Patients with TPE usually present with nonspecific systemic signs such as fever, weight loss, and malaise associated with predominant nocturnal respiratory symptoms that include dry cough, dyspnea, wheeze and chest pain. Physical examination reveals scattered rhonchi and rales and, in some cases, extrapulmonary manifestations such as lymphadenopathy and hepatosplenomegaly. Sputum is usually absent but when present is viscous and mucoid with significant eosinophilia. Leukocytosis in peripheral blood is common with a predominance of eosinophils that can be as high as 50,000 to 80,000 cells/cubic millimeter [35,36]. Microfilariae are usually not observable in peripheral blood. Erythrocyte sedimentation rate is elevated in most cases and usually, returns to normal values after treatment. Serum IgE and IgG levels are elevated; Neva, et al. has reported patients with serum IgE levels as high as 2355 ng/ml with significant reduction but not total normalization after treatment [37]. Both IgE and IgG antibodies are cross-reactive with other helminth antigens and since most individuals come from endemic areas, it's important to discard other helminth infections such as Ascaris or Strongyloides infection which can be seen in up to 20% of patients [38,39]. Some patients may show arterial hypoxemia probably due to ventilation/perfusion mismatch [40]. In advanced cases, TPE can present with signs of pulmonary arterial hypertension due to the restrictive ventilatory defect and/or continued embolization of dead microfilariae in the lung capillaries [41,42]. Other cardiovascular manifestations that may be present include electrocardiographic abnormalities, pericarditis and pericardial effusion [43,44].


Differentiation of TPE from other parasitic helminth infections that present with eosinophilia and pulmonary symptoms such as strongyloidiasis, ascariasis, paragonimiasis, ancylostomiasis, toxocariasis and schistosomiasis [45,46] and gastrointestinal helminth infections that manifest as TPE-like syndrome [47] is important. The current diagnostic criteria for TPE include history supportive of exposure to lymphatic filariasis in an endemic area, nocturnal cough and dyspnea, pulmonary infiltrates in chest x-ray, elevated peripheral blood eosinophils (> 3 × 109 cells/L), elevated serum IgE levels (> 1000 kU/L), increased titers of filarial specific serum IgG1, IgG4 and IgE antibodies and clinical response to diethylcarbamazine [48]. An Og4C3 and a Bm-SXP-1 antigen ELISA test has been developed and shows high sensitivity and specifity to detect W. bancrofti [49] and B. malayi infections [50], respectively. Also, RT-PCR assays have proven to be equally sensitive to conventional parasitological methods for detection of these parasites [51]. However, assays for detection of circulating filarial antigens as well as molecular diagnostic methods are currently not approved by the US Food and Drug Administration. In the differential diagnosis, non-infectious causes of eosinophilia are to be considered and these include drug hypersensitivity, asthma, allergic rhinitis, allergic bronchopulmonary aspergillosis, acute eosinophilic leukemia and myeloproliferative disorders [52].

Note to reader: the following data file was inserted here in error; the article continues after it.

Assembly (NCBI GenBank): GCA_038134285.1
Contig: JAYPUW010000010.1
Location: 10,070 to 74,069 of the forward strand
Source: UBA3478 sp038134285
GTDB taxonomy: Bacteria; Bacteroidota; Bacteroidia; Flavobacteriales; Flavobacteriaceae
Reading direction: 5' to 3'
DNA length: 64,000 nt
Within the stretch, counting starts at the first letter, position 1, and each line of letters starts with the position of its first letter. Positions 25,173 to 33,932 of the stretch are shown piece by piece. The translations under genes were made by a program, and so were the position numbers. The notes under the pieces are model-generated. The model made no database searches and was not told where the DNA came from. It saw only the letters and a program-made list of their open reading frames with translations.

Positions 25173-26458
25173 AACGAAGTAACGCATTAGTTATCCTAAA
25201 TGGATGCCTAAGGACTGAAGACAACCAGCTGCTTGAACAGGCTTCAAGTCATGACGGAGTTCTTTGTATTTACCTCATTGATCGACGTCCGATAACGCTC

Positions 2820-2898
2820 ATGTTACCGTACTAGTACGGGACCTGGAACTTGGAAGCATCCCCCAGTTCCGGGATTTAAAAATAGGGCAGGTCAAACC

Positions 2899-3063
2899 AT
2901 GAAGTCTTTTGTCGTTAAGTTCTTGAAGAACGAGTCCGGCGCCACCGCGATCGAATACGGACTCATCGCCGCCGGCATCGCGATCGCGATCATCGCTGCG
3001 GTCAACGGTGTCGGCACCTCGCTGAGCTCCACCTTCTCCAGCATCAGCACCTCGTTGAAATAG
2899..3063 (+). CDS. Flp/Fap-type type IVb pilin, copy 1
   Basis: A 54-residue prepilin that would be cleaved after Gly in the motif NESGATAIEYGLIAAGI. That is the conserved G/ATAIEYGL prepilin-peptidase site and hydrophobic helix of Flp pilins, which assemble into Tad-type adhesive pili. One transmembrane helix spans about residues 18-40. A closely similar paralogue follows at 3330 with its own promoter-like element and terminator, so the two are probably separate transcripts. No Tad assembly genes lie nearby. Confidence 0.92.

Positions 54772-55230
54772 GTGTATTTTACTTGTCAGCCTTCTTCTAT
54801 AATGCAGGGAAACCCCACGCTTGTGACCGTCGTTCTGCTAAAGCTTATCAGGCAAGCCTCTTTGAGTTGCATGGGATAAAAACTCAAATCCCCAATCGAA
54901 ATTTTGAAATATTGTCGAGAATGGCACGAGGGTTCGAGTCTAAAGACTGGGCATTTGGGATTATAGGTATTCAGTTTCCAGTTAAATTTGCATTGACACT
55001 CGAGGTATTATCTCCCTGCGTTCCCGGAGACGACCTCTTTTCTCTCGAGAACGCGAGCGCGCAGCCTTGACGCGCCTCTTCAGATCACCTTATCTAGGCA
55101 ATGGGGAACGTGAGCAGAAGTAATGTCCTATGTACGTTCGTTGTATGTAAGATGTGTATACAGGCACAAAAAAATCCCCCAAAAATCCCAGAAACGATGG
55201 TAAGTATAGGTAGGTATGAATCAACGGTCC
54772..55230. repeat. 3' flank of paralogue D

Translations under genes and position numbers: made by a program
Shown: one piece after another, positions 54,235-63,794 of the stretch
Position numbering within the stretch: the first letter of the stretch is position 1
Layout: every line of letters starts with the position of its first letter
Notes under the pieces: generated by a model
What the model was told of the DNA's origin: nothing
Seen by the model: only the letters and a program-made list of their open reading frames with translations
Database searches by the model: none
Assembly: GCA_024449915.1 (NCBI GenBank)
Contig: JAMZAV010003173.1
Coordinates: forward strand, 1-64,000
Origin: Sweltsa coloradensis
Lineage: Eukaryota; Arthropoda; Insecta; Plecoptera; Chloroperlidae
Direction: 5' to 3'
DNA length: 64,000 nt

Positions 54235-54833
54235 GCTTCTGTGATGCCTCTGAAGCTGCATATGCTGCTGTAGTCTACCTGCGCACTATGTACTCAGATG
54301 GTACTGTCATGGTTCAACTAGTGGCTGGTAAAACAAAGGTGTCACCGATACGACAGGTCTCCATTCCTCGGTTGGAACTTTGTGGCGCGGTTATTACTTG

Chest radiology

The most common chest radiology finding is bilateral fine diffuse reticulonodular opacities in the middle and lower lung zones [53] (Figure 4). Some patients may show fine mottling similar to the radiological findings of miliary tuberculosis (Figure 5). However, 20% of patients have normal chest radiograph [39]. In advanced disease, honeycomb changes typical of pulmonary fibrosis may be seen. Other unusual findings include consolidation [54], lung masses [55], cavitation [56], hydropneumothorax [57] and pleural effusion [58]. CT scan of the thorax show reticulonodular pulmonary opacities (Figure 6), bronchiectasis, air trapping and mediastinal lymphadenopathy [59,60]. Chest radiology findings usually disappear with treatment but up to 40% of patients still show radiographic abnormalities after one month of treatment [61].

Figure 4: Chest X-ray showing diffuse reticular nodular opacities [83]. View Figure 4